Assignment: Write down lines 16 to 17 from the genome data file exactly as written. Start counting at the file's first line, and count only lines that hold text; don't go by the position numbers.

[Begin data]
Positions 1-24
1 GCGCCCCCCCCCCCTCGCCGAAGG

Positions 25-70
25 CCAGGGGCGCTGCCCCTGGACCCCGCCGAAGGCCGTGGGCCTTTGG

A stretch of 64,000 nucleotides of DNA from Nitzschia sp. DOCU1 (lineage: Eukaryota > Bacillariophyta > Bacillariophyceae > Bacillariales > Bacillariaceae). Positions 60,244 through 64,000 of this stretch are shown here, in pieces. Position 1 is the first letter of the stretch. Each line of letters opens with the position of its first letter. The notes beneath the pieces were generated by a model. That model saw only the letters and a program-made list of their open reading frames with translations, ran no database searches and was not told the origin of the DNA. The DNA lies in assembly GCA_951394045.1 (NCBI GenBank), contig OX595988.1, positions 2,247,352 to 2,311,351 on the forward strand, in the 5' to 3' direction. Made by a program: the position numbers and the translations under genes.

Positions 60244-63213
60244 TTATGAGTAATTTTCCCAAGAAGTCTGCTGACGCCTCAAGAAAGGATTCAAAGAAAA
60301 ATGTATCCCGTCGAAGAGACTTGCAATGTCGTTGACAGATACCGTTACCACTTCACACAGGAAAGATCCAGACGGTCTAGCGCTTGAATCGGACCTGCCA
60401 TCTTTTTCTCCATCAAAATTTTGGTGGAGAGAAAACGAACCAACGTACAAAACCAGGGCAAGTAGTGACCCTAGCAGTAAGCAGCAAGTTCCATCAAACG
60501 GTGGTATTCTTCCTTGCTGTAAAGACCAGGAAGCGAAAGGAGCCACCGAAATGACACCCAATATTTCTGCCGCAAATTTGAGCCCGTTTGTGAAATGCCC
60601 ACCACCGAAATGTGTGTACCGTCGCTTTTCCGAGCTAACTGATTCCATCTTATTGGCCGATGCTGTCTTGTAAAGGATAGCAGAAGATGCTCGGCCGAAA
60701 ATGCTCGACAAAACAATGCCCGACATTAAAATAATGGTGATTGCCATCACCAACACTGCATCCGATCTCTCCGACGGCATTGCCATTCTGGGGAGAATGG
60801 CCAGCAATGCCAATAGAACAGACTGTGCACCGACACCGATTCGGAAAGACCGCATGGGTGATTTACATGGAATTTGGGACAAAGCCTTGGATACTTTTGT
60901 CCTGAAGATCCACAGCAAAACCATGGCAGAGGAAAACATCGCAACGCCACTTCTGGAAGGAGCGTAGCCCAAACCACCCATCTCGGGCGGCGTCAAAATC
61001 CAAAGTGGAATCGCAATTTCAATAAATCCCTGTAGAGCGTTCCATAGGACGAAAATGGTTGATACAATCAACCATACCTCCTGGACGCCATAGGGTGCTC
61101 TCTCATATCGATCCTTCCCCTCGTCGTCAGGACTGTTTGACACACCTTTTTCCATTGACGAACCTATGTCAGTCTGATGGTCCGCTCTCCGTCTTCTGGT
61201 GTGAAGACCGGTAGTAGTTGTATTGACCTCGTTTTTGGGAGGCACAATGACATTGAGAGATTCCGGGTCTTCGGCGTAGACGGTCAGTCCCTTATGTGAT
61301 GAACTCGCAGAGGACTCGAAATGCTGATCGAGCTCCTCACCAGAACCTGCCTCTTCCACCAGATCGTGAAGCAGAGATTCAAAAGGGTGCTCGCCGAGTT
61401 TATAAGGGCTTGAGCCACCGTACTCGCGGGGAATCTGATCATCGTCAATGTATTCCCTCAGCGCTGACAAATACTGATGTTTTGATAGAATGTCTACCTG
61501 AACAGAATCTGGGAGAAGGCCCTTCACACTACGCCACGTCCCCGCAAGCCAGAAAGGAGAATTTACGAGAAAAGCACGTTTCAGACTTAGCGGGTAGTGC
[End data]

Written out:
61101 TCTCATATCGATCCTTCCCCTCGTCGTCAGGACTGTTTGACACACCTTTTTCCATTGACGAACCTATGTCAGTCTGATGGTCCGCTCTCCGTCTTCTGGT
61201 GTGAAGACCGGTAGTAGTTGTATTGACCTCGTTTTTGGGAGGCACAATGACATTGAGAGATTCCGGGTCTTCGGCGTAGACGGTCAGTCCCTTATGTGAT